Coral Reefs

, Volume 22, Issue 3, pp 291–305 | Cite as

Effects of habitat, wave exposure, and marine protected area status on coral reef fish assemblages in the Hawaiian archipelago

  • A. M. FriedlanderEmail author
  • E. K. Brown
  • P. L. Jokiel
  • W. R. Smith
  • K. S. Rodgers


The relationships between fish assemblages, their associated habitat, and degree of protection from fishing were evaluated over a broad spatial scale throughout the main Hawaiian islands. Most fish assemblage characteristics showed positive responses to protection whether it was physical (e.g. habitat complexity), biological (e.g. coral cover growth forms), or human-induced (e.g. marine reserves). Fish biomass was lowest in areas of direct wave exposure and highest in areas partially sheltered from swells. Higher values for fish species richness, number of individuals, biomass, and diversity were observed in locations with higher substrate complexity. Areas completely protected from fishing had distinct fish assemblages with higher standing stock and diversity than areas where fishing was permitted or areas that were partially protected from fishing. Locations influenced by customary stewardship harbored fish biomass that was equal to or greater than that of no-take protected areas. Marine protected areas in the main Hawaiian islands with high habitat complexity, moderate wave disturbance, a high percentage of branching and/or lobate coral coupled with legal protection from fishing pressure had higher values for most fish assemblage characteristics.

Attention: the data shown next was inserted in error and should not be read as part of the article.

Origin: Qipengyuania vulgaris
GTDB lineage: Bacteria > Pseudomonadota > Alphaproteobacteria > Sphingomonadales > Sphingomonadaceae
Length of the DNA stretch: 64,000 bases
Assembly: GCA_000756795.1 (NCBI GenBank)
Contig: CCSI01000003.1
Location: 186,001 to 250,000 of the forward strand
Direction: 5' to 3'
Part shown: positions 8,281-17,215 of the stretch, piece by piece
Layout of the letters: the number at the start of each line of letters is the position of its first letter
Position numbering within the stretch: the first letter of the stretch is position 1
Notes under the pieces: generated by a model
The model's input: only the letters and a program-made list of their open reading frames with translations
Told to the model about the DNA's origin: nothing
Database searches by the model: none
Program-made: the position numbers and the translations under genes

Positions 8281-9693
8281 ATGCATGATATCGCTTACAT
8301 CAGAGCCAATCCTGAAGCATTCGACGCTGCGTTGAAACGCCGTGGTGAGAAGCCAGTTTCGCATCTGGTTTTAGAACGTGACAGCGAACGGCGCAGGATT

Reef fish assemblages Marine protected areas Essential fish habitat Hawaiian archipelago Community-based management 



This work was supported with funds from the Hawaii Coral Reef Initiative (NOAA/NOS) and the US Geological Survey to the Hawaii Coral Reef Assessment and Monitoring Program. The Hawaii Institute of Marine Biology and the Oceanic Institute provided additional support for this project.


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Copyright information

© Springer-Verlag 2003

Authors and Affiliations

  • A. M. Friedlander
    • 1
    • 2
    Email author
  • E. K. Brown
    • 3
  • P. L. Jokiel
    • 3
  • W. R. Smith
    • 3
  • K. S. Rodgers
    • 3
  1. 1.NOAA/NOS/National Centers for Coastal and Ocean Science–Biogeography ProgramWaimanaloUSA
  2. 2.Oceanic InstituteWaimanaloUSA
  3. 3.Hawaii Coral Reef Assessment and Monitoring ProgramHawaii Institute of Marine Biology, University of Hawaii at ManoaKaneoheUSA

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